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The role of youth in advancing RET in the epoch of the 4th Industrial Revolution

  • by African Times
  • 1 year ago
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Daniel Madibana is the Convener of ANCYL Regional Task Team in Waterberg Region in Limpopo Province and writes in his personal capacity. He holds a BSC Biochemistry Degree and is studying towards a Post Graduate Diploma in Business Administration with the Gordon Institute of Business Science.

In today’s world, which will be dominated by internet of things (IoT), Artificial Intelligence, 3D printing, robotics and crypto-currencies, for South African black youth must embrace the 4th industrial revolution through innovation and creativity to truly advance Radical Economic Transformation (RET).

Youth from different persuasion should then channel their energy and attention on advocating for skills that will be required in the current epoch we are entering. We should further critically question the education system we have and ask difficult questions such as: what are the skills-set required in the 4th Industrial Revolution? What type of skills do we have now that will be redundant in the long run? Is the curriculum which is taught in both basic and higher education future-ready? What is the value of knowledge when Google and You-tube are on our finger tips? Young people, particularly from the ruling ANC should honestly reflect on the questions raised and come with concrete strategy and practical programme to prepare for this change.

To highlight the fact that digitalisation is already disruptive, one can look on how Uber is disrupting the taxi industry. Although the taxi industry won the battle against Uber so far, the truth of the matter is that they will eventually lose the War because of inevitability of change. Even the greatest philosopher of all times, Karl Max alluded that “there is nothing that does not change except change itself and there is nothing that does not move except movement itself ”.

In the next 20 years, technology would disrupt the current socio-economic structure so overwhelmingly. All the industries are susceptible to this disruption, including the financial and mining sectors which enjoyed comfort for many decades. Therefore, the youth from different persuasion should take a lead in embracing the workforce of the future and form strategic alliances with government, private sector, Development Finance Institutions (DFI), parastatals and the National Youth Development Agency to drive skills revolution that is future-ready.

At the core of newly launched presidential initiative called Youth Employment Service (YES), young people should ensure that skills related to the digital technology and other components of the 4th industrial revolution are prioritized. The 2017 World Economic Forum (WEF) report on “The future of jobs and skill in Africa” suggest that 41% of all work activities in South Africa are susceptible to automation.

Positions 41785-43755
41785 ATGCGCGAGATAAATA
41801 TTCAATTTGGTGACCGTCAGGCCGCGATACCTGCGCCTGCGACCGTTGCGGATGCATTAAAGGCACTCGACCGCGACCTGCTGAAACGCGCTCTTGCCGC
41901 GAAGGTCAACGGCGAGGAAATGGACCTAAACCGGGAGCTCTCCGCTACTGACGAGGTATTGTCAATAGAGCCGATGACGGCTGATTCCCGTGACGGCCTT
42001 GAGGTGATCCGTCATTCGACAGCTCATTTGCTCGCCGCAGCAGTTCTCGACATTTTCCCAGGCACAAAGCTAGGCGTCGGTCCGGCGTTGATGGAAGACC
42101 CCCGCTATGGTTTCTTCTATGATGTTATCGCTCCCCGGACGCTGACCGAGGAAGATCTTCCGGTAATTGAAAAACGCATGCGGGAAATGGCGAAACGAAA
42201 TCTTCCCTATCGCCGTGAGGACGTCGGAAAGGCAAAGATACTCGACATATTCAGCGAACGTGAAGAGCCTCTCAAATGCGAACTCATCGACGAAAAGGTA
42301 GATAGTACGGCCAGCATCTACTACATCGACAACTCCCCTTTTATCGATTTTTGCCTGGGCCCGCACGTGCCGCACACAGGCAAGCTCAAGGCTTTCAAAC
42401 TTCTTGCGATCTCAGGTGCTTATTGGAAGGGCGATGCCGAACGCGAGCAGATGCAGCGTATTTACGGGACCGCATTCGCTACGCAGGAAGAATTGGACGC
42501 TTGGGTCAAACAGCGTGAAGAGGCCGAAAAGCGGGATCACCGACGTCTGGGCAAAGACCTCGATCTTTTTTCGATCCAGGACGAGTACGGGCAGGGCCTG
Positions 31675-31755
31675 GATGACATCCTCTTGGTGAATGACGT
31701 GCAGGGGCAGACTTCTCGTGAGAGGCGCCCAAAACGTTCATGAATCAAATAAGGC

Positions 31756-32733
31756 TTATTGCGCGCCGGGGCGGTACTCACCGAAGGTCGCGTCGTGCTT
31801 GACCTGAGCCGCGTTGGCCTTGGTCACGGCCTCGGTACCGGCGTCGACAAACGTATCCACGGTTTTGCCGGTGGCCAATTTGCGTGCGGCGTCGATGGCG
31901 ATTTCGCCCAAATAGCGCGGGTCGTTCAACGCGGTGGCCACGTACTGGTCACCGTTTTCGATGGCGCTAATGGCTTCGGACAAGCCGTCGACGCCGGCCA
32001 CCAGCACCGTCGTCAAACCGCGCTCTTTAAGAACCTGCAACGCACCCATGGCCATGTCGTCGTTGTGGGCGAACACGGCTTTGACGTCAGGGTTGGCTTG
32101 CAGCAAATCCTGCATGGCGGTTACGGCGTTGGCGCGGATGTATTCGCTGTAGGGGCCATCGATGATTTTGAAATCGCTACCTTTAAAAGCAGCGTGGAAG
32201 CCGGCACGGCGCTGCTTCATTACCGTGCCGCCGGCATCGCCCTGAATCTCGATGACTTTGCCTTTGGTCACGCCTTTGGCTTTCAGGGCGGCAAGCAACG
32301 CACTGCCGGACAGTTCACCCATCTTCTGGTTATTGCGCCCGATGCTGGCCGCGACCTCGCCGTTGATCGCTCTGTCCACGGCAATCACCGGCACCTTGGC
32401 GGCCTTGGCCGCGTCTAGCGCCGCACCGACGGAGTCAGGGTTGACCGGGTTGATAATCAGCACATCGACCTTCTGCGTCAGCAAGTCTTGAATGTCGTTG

This job disruption can be linked to the fact that business will migrate to automation for them to increase economies of scale and being more profitable. However, this might present an opportunity of creating more jobs in the Information and Communication Technology (ICT), data analyses, cyber security expert, green jobs and engineering field. The scary part is that the 2017 WEF report also indicates that 39% core skills required will be wholly different in 2020 due to intense use of technology. Some of the jobs to be affected are bank tellers as research indicates that the ATM’s of tomorrow will be able to do 90% of what the human being can do. Other jobs that will be hit by automation are financial analysts, accountants, construction and manufacturing workers.

On basic education, the 54th National conference of the ruling party resolved that steps should be taken to implement operation Phakisa to introduce ICT in schools. As young people we must ensure that such resolution is implemented with speed and priority be placed on rural and township schools. The ICT sector is a strategic enabler in the 4th industrial revolution and investment on its tools is very imperative.

The investment in ICT sector should deliberately focus on developing black owned SMME’s as this sector is dominated by white companies. The ANC further resolved to invest 1.5% of Gross Domestic Product (GDP) on Research and Development by 2019. Young people should not just advocate for implementation of such resolution but to also ensure that black African youths remain key beneficiaries. One of the constraints for black young people to access and leverage on technology, is the exorbitant cost of communication in our country. The conference further resolved to support the campaign for data to fall as it is stifling economic inclusion. It thus remains the role of us as young people to propose practical steps to government for it to address this high cost of communication.

Creating conducive environment for innovation and creativity for young people will go a long way in addressing the inefficiencies regarding service delivery. We should be proud to produce young people who will be able to develop APPS that will assist to address the needs of society regarding government services. This will only happen if the education system produces young people with skills in complex problems solving and critical thinkers. We do not just want knowledgeable youth but those who will be able to apply their knowledge and contribute to socio-economic growth of our society. The 4th industrial revolution is here, ours is to embrace, adopt and leverage on new opportunities to advance the interest of young people in general and blacks in particular.

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